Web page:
• Do you find yourself zapped of energy when you read someone’s Facebook post? Then do you spend time fuming about it, even if you don’t write a reply?
  • When a particular person’s name is mentioned, does your mind instantly transfer to all the bad qualities about that said person? Or do you dread when one specific name pops up on your cell phone because you “just know” they are going to “drain you” of your good mood?
  • Do things that you don’t like about yourself, or “stupid mistakes” keep you feeling like you will never achieve (you fill in the blank).
  • And this is a big one for me— Do you find yourself calling yourself “a failure” or other demeaning names when things go wrong, or your home is not at peace.

Negativity is an outflow of tired, frustrated, prolonged discouragement. It is as infectious as any virus. In fact, I think that the enemy of our soul likes to use it more than any other weapon against us. Why?

It’s a spirit-killer.

Negativity destroys the spirit of hope, joy, and peace that the Father works to grow in us, so we might be a testimony to His faithfulness in all things and through all things.

Hebrews 12:1 describes it like this: “Therefore, since we are surrounded by so great a cloud of witnesses [who by faith have testified to the truth of God’s absolute faithfulness], stripping off every UNNECESSARY WEIGHT and the sin which so easily and cleverly entangles us, let us run with endurance and active persistence the race that is set before us,[looking away from all that will distract us and] focusing our eyes on Jesus, who is the Author and Perfecter of faith” (AMP).

Negativity may not be sinful, but it definitely is “unnecessary weight” that keeps us from testifying the truth of God’s faithfulness. So, refuse to carry it.

You can turn the channel on negativity with mindfulness to what we let into our thoughts and hearts. When the negative dialogue starts playing in our head, we can catch ourselves. Speaking God’s truth into those moments will break negativity’s hold on us!

Guide negative conversations with friends into the truth of God’s good things. You might consider breaking through negative conversations with moments of laughter or funny or encouraging words—it’s indeed good medicine. 

Also, know there is nothing wrong with guarding your heart against social media or feeds that stir up negative emotions in you. Also, consider Philippians 4:8 when you are posting, too. 

In order for you to arise to everything God has called you to be, I pray that God would daily strip away everything that the enemy would like to use to hold you back, by the ultimate authority and power of the name of Jesus Christ.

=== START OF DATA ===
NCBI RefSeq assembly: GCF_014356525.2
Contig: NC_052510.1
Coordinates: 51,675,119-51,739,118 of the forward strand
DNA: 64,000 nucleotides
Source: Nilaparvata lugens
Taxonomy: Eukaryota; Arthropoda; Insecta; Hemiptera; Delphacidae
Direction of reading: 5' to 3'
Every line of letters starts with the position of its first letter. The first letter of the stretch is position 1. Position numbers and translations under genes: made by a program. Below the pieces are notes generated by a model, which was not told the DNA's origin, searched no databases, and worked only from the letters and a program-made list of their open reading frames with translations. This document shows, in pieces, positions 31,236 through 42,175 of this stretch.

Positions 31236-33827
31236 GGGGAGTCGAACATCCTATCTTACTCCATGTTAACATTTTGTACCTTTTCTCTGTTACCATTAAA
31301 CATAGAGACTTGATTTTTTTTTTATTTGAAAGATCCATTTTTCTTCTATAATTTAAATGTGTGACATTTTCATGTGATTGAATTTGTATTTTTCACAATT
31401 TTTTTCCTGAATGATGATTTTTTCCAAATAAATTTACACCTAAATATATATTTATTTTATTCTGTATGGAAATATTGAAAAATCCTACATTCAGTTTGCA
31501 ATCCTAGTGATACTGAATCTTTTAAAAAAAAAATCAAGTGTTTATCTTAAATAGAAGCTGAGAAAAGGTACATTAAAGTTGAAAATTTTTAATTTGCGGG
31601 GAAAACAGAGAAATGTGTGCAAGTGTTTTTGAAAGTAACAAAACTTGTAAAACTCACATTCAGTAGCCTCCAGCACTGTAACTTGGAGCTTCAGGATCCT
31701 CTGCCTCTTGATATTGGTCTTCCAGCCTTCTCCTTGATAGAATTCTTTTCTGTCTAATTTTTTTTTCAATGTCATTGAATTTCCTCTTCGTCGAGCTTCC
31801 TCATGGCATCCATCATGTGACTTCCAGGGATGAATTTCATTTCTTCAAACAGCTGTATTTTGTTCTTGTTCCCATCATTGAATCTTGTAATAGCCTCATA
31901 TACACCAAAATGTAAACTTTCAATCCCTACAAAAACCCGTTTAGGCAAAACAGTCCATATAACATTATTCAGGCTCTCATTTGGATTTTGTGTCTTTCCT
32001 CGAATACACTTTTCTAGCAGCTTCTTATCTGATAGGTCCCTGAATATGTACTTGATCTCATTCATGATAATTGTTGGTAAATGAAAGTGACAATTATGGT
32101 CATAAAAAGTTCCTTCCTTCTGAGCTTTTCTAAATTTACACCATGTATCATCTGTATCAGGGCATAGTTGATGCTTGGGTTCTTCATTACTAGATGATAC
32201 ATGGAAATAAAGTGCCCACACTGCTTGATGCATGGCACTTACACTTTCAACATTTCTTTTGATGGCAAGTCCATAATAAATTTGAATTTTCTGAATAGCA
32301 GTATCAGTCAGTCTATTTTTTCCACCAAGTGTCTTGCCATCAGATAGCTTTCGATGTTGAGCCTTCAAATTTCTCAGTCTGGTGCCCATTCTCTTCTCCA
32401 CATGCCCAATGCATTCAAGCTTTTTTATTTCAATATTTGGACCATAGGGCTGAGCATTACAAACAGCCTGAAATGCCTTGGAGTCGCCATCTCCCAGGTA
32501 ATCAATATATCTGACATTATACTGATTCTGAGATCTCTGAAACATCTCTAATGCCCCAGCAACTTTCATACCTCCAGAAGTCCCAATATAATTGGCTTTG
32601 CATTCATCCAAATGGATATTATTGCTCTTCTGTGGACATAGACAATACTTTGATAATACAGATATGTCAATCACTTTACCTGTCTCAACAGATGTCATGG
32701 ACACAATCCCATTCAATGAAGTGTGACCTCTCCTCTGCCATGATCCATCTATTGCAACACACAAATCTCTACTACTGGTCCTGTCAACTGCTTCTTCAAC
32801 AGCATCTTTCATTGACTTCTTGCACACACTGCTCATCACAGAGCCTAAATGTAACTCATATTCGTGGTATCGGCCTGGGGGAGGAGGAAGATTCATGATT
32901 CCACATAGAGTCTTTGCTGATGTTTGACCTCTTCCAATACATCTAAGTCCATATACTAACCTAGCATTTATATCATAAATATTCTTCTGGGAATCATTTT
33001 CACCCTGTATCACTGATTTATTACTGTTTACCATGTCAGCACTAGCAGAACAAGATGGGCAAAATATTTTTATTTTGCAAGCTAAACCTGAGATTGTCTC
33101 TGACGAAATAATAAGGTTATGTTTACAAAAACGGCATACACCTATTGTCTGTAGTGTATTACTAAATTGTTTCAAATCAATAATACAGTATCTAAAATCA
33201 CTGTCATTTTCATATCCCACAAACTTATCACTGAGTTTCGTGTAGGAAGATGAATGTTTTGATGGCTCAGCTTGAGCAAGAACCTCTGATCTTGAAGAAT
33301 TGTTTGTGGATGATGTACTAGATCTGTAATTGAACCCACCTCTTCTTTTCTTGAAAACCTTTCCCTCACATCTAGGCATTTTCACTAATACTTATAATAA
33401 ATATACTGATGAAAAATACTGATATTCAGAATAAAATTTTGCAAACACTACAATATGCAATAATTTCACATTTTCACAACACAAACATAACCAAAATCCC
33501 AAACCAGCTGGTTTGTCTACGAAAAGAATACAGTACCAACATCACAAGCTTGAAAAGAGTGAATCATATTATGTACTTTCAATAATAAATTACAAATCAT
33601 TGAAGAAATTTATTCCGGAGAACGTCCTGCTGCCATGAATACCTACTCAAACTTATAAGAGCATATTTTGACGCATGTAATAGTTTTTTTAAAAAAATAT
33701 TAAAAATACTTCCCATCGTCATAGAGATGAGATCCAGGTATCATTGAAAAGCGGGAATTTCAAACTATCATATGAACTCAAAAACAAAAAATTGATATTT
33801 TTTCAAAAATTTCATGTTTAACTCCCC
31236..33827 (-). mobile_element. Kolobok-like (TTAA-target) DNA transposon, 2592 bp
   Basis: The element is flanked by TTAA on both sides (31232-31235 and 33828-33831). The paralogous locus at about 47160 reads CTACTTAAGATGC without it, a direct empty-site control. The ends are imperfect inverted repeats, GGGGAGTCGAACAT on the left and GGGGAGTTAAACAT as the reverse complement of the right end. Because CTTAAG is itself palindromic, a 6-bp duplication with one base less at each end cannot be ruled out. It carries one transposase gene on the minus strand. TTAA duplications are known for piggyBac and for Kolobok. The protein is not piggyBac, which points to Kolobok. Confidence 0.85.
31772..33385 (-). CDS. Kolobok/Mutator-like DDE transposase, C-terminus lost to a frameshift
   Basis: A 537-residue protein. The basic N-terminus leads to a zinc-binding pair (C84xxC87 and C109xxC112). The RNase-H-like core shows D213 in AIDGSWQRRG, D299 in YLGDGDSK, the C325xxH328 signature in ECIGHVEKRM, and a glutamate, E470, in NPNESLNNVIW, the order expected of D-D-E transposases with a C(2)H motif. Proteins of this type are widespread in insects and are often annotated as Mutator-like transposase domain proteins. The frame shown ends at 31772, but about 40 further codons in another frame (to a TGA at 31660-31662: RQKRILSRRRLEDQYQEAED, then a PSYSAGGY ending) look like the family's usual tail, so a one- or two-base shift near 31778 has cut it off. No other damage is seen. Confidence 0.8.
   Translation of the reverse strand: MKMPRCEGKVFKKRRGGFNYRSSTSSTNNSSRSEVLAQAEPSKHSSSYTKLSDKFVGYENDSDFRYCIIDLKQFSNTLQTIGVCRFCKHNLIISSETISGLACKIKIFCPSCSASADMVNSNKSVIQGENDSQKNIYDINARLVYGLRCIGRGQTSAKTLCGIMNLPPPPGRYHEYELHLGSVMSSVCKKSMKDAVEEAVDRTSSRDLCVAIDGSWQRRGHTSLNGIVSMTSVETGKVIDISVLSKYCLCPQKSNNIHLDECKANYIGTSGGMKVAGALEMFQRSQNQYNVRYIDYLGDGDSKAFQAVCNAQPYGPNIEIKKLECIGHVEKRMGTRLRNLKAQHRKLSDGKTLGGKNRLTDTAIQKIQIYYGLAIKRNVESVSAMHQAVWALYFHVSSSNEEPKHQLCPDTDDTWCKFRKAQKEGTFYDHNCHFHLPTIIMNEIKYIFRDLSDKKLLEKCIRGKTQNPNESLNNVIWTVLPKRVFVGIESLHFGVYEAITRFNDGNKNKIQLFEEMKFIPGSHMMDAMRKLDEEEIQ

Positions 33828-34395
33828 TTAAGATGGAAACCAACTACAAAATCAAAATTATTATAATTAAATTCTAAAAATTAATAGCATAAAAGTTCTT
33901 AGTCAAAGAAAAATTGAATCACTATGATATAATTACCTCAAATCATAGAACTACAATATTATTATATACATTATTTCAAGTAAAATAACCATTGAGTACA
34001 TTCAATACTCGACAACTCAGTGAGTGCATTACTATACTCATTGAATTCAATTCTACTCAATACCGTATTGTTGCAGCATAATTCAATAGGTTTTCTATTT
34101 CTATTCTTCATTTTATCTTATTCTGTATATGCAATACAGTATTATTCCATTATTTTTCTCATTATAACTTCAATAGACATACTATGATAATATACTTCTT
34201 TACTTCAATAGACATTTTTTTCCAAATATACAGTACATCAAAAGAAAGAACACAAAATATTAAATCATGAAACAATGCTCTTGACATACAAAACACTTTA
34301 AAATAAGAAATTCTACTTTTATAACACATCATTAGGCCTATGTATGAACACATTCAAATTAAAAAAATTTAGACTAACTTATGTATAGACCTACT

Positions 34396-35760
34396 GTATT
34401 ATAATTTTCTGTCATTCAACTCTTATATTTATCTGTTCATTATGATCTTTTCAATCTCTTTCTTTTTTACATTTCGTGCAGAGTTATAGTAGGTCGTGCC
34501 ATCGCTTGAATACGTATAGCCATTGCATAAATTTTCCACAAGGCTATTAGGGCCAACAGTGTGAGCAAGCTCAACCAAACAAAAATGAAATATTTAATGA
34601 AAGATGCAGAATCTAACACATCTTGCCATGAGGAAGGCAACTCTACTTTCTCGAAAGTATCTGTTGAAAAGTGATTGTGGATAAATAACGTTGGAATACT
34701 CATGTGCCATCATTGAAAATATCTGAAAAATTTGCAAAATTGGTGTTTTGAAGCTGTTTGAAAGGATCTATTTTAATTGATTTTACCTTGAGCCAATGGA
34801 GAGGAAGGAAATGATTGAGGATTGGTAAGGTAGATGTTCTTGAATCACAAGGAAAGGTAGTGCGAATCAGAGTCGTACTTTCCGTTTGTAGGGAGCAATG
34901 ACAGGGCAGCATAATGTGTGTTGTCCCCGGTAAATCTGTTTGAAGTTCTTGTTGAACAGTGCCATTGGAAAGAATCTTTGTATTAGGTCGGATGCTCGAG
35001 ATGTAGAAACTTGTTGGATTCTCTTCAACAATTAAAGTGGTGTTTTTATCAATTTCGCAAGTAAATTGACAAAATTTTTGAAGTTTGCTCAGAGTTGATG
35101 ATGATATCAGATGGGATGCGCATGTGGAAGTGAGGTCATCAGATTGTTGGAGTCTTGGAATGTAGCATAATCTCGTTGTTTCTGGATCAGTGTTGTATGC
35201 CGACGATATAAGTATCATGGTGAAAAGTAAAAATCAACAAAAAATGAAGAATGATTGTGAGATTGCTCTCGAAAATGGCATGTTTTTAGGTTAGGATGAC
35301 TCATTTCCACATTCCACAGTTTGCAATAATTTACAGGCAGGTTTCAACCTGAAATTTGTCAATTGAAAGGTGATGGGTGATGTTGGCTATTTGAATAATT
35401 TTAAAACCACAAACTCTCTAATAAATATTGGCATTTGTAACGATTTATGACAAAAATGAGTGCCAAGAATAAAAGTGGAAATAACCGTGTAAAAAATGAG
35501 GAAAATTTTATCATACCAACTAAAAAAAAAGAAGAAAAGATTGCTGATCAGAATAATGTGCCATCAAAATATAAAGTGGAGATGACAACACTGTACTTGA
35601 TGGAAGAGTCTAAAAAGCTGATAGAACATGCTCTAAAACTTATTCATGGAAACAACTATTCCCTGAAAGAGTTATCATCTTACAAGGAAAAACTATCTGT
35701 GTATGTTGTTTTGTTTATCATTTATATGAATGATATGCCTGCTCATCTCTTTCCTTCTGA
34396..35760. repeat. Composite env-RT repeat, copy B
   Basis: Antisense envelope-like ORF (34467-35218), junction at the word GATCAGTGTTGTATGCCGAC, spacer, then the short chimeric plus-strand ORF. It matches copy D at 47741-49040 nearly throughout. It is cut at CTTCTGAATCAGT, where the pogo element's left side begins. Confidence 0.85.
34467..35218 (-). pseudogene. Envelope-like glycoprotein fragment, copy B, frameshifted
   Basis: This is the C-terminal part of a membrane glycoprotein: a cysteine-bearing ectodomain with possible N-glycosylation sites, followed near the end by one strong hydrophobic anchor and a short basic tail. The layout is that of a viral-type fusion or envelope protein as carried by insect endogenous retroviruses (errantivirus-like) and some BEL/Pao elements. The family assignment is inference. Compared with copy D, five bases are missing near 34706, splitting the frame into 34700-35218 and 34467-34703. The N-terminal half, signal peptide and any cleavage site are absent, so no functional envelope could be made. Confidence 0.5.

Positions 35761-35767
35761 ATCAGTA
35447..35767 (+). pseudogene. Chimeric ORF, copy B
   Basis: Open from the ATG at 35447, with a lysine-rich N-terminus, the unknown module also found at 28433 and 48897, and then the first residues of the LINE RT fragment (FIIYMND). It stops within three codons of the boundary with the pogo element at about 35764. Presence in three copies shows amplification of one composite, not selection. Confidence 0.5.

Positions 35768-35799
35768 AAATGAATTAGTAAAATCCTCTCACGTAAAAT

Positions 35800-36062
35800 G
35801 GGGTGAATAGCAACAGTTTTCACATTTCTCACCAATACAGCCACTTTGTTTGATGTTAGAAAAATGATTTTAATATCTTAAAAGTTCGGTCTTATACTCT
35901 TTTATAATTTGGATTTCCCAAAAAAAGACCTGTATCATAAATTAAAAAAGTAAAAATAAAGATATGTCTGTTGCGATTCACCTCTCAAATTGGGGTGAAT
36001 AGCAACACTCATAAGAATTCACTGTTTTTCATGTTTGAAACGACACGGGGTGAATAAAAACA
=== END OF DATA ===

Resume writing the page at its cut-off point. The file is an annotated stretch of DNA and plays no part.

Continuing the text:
amberweigand-buckley - Issuu

About the author: Amber Weigand-Buckley is editor and art director for multi award-winning Leading Hearts magazine, the official voice of the Advanced Writers and Speakers Association. Get the latest issue for FREE by texting LEADINGHEARTS to 64600 and check out

Join the conversation: How do you fight negativity in yourself?

When You Don’t Know When . . .

by Afton Rorvik

Then Moses led the people of Israel away from the Red Sea, and they moved out into the desert of Shur. They traveled in this desert for three days without finding any water. When they came to the oasis of Marah, the water was too bitter to drink. So they called place Marah (which meant “bitter”). Then the people complained and turned against Moses, “What are we going to drink?” they demanded.  Exodus 15:22-23 NLT

First they had too much water, and then they didn’t have enough.

The people of Israel had just watched God part the mighty waters of the Red Sea so they could walk through them to safety from their Egyptian pursuers. Then they had witnessed God calling the waters of the sea to regather and crash down around the Egyptians, obliterating them.

They danced and celebrated and praised the Lord.

Then three days later, they got thirsty and started whining. Did they forget that God had just parted the Red Sea for them? Did they forget that God had just rescued them from many years of Egyptian oppression? Did they get so focused on their own immediate needs that they forgot to remember God’s past provisions?

Yes, yes, and yes.

And oh, I understand. After a year of so many uncertainties, I just want some certainty. I want to know when this Covid virus will release its grip on us. I want to know when schools will reopen. I want to know when I can once again have neighbors gather around my dining room table. I want answers. I want to know when.